2013 03 Syled Shoot Great Gatsby Inspiration

By changing our prejudgments of one another, we have the means for the beginning of a noncompetitive experience of beauty. The “other woman” is represented through the myth as an unknown danger. “Meet the Other Woman,” reads a Wella hair-coloring brochure, referring to the “after” version of the woman targeted. The idea is that “beauty” makes another woman—even one’s own idealized image—into a being so alien that you need a formal introduction. It is a phrase that suggests threats, mistresses, glamorous destroyers of relationships.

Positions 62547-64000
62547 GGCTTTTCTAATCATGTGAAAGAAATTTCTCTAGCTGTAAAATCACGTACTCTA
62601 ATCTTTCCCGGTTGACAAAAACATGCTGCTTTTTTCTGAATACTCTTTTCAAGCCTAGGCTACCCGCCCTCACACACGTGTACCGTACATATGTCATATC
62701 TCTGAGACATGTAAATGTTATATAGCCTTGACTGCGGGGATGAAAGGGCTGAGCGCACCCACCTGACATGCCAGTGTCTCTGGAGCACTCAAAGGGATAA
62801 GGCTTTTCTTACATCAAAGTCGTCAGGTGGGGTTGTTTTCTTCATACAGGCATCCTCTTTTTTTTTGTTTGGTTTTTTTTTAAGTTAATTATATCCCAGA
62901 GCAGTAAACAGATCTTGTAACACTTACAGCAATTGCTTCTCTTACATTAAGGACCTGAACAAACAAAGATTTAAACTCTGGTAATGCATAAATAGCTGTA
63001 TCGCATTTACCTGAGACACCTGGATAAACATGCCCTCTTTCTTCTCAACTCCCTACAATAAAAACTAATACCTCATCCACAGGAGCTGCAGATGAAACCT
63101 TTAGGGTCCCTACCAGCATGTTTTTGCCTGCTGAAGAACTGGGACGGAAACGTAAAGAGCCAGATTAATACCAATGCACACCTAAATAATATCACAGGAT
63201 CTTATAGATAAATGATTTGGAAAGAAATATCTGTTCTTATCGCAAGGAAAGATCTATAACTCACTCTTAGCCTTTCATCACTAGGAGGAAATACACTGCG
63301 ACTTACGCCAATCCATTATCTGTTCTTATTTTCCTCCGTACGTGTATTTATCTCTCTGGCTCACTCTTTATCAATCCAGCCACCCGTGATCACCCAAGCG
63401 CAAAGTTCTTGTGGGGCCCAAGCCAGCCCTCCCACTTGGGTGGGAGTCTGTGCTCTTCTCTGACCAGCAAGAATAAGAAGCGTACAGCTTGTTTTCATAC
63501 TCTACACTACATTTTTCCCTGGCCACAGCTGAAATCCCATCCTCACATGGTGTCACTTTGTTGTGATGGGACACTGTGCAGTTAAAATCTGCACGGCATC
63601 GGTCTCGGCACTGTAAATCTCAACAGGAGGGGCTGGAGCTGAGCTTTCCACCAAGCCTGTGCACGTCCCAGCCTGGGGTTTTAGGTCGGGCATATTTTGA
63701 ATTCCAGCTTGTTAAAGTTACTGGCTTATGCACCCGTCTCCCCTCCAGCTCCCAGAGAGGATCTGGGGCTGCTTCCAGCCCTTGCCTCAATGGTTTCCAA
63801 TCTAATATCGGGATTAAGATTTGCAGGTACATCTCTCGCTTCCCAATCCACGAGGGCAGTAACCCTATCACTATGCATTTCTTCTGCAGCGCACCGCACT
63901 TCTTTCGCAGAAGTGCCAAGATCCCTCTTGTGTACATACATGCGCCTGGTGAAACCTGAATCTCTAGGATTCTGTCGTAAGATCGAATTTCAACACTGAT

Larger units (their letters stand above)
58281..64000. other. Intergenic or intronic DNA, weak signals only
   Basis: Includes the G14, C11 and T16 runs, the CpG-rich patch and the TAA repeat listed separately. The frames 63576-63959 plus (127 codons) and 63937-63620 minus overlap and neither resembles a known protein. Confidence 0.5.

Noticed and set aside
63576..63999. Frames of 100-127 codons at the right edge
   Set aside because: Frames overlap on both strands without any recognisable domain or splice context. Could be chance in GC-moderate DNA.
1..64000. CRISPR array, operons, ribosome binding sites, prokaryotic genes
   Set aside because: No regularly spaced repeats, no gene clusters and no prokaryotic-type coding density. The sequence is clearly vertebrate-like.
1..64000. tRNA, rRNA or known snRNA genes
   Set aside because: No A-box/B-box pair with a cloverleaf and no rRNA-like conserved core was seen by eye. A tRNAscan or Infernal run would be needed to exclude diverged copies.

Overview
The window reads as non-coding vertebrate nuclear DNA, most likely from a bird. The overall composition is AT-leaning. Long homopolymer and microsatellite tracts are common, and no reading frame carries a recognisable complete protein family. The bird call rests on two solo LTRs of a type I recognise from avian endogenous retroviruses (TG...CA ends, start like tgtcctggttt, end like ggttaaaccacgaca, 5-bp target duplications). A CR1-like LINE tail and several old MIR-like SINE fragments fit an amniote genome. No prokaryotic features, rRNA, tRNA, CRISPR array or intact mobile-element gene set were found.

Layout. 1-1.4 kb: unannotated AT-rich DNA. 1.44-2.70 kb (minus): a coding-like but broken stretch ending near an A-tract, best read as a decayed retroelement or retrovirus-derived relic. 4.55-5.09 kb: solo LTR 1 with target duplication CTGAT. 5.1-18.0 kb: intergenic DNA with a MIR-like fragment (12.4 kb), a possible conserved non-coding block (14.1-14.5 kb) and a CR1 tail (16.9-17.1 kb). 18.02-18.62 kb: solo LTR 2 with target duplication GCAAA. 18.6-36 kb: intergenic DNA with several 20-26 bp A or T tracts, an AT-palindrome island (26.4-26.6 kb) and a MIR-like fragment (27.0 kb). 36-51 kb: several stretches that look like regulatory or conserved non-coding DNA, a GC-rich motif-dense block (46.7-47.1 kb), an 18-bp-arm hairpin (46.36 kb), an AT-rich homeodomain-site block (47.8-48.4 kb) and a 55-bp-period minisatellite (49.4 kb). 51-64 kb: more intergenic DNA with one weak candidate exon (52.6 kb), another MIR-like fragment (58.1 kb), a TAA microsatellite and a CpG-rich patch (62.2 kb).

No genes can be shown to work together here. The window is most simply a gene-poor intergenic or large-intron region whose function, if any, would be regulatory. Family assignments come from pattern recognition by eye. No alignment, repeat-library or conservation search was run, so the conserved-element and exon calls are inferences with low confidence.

We undo the myth by approaching the unknown Other Woman. Since women’s everyday experiences of flirtatious attention derive most often from men reacting to our “beauty,” it is no wonder that silent, watching women can be represented to us as antagonists. We can melt this suspicion and distance: Why should we not be gallant and chivalrous and flirtatious with one another.


Let us charm one another with some of that sparkling attention too often held in reserve only for men: compliment one another, show our admiration. We can engage with the Other Woman—catch her eye, give her a lift when she is hitchhiking, open the door when she is struggling. When we approach one another in the street and give, or receive, that wary, defensive shoes-to-haircut glance, what if we meet one another’s eyes woman to woman; what if we smile.